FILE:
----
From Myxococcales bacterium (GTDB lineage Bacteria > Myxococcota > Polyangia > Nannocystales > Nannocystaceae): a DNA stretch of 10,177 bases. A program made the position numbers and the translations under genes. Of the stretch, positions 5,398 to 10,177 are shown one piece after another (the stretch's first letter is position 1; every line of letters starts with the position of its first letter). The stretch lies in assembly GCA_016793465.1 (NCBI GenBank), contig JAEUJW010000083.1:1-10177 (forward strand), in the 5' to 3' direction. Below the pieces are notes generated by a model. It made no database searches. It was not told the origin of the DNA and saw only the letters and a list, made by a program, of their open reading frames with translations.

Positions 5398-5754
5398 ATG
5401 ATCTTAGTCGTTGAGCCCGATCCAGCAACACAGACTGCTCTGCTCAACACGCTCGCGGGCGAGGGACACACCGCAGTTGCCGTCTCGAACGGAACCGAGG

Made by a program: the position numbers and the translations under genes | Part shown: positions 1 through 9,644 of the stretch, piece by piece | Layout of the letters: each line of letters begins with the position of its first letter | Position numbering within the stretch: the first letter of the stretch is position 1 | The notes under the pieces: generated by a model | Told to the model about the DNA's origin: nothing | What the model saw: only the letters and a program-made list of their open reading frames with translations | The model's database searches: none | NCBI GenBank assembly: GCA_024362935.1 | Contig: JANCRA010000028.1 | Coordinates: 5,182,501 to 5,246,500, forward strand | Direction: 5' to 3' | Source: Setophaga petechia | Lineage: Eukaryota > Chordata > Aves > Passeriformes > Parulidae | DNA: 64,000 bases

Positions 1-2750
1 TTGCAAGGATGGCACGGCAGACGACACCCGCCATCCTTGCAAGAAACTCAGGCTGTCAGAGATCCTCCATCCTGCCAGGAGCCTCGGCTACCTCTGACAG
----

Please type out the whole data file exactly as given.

From Myxococcales bacterium (GTDB lineage Bacteria > Myxococcota > Polyangia > Nannocystales > Nannocystaceae): a DNA stretch of 10,177 bases. A program made the position numbers and the translations under genes. Of the stretch, positions 5,398 to 10,177 are shown one piece after another (the stretch's first letter is position 1; every line of letters starts with the position of its first letter). The stretch lies in assembly GCA_016793465.1 (NCBI GenBank), contig JAEUJW010000083.1:1-10177 (forward strand), in the 5' to 3' direction. Below the pieces are notes generated by a model. It made no database searches. It was not told the origin of the DNA and saw only the letters and a list, made by a program, of their open reading frames with translations.

Positions 5398-5754
5398 ATG
5401 ATCTTAGTCGTTGAGCCCGATCCAGCAACACAGACTGCTCTGCTCAACACGCTCGCGGGCGAGGGACACACCGCAGTTGCCGTCTCGAACGGAACCGAGG

Made by a program: the position numbers and the translations under genes | Part shown: positions 1 through 9,644 of the stretch, piece by piece | Layout of the letters: each line of letters begins with the position of its first letter | Position numbering within the stretch: the first letter of the stretch is position 1 | The notes under the pieces: generated by a model | Told to the model about the DNA's origin: nothing | What the model saw: only the letters and a program-made list of their open reading frames with translations | The model's database searches: none | NCBI GenBank assembly: GCA_024362935.1 | Contig: JANCRA010000028.1 | Coordinates: 5,182,501 to 5,246,500, forward strand | Direction: 5' to 3' | Source: Setophaga petechia | Lineage: Eukaryota > Chordata > Aves > Passeriformes > Parulidae | DNA: 64,000 bases

Positions 1-2750
1 TTGCAAGGATGGCACGGCAGACGACACCCGCCATCCTTGCAAGAAACTCAGGCTGTCAGAGATCCTCCATCCTGCCAGGAGCCTCGGCTACCTCTGACAG